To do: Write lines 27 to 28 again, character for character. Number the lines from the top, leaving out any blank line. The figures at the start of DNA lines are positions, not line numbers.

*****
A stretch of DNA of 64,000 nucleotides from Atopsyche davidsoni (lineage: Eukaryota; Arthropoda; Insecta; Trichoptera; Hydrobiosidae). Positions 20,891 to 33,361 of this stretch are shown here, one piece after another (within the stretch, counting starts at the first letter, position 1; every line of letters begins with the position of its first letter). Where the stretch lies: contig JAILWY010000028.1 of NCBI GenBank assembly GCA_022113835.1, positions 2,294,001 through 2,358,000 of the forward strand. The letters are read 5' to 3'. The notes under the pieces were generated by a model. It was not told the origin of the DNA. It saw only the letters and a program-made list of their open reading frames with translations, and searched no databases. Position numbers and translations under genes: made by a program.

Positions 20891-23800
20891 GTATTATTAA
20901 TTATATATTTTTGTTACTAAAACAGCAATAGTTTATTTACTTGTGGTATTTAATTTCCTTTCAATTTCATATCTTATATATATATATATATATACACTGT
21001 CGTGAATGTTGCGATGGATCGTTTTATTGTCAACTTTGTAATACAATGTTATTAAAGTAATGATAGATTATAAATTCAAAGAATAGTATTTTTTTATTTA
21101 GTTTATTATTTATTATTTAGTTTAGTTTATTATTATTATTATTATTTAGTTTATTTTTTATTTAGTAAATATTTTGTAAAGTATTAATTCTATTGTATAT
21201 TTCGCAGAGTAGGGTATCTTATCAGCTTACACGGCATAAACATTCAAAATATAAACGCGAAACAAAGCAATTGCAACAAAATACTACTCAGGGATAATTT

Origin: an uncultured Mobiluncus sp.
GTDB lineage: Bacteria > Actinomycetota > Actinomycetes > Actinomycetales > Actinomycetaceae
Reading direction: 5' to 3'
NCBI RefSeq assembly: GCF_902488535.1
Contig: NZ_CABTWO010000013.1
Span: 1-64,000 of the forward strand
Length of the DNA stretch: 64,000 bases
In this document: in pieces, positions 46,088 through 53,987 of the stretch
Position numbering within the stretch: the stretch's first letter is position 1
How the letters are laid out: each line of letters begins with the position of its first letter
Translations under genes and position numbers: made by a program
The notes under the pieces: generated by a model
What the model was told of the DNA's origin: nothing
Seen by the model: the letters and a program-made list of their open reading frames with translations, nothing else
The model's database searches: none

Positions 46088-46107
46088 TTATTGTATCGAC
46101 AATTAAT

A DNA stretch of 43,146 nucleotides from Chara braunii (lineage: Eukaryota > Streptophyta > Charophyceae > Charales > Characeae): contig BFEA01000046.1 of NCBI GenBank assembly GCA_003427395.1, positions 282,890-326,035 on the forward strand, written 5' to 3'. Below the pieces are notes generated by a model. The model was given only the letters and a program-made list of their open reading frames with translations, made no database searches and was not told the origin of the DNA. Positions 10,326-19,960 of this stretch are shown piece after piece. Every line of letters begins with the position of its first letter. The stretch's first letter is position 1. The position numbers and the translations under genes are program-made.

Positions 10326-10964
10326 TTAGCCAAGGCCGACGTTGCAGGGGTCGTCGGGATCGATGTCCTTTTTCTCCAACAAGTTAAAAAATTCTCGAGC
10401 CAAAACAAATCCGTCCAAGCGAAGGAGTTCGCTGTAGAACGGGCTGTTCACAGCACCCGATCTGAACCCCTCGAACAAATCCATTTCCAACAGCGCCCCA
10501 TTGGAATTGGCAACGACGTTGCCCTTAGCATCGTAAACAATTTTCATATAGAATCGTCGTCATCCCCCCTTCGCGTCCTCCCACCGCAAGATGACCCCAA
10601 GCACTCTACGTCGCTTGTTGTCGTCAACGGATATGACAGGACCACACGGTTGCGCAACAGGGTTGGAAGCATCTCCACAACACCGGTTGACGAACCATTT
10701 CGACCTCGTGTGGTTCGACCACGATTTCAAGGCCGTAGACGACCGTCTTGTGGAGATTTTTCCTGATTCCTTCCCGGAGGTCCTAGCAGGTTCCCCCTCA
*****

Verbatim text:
Positions 10326-10964
10326 TTAGCCAAGGCCGACGTTGCAGGGGTCGTCGGGATCGATGTCCTTTTTCTCCAACAAGTTAAAAAATTCTCGAGC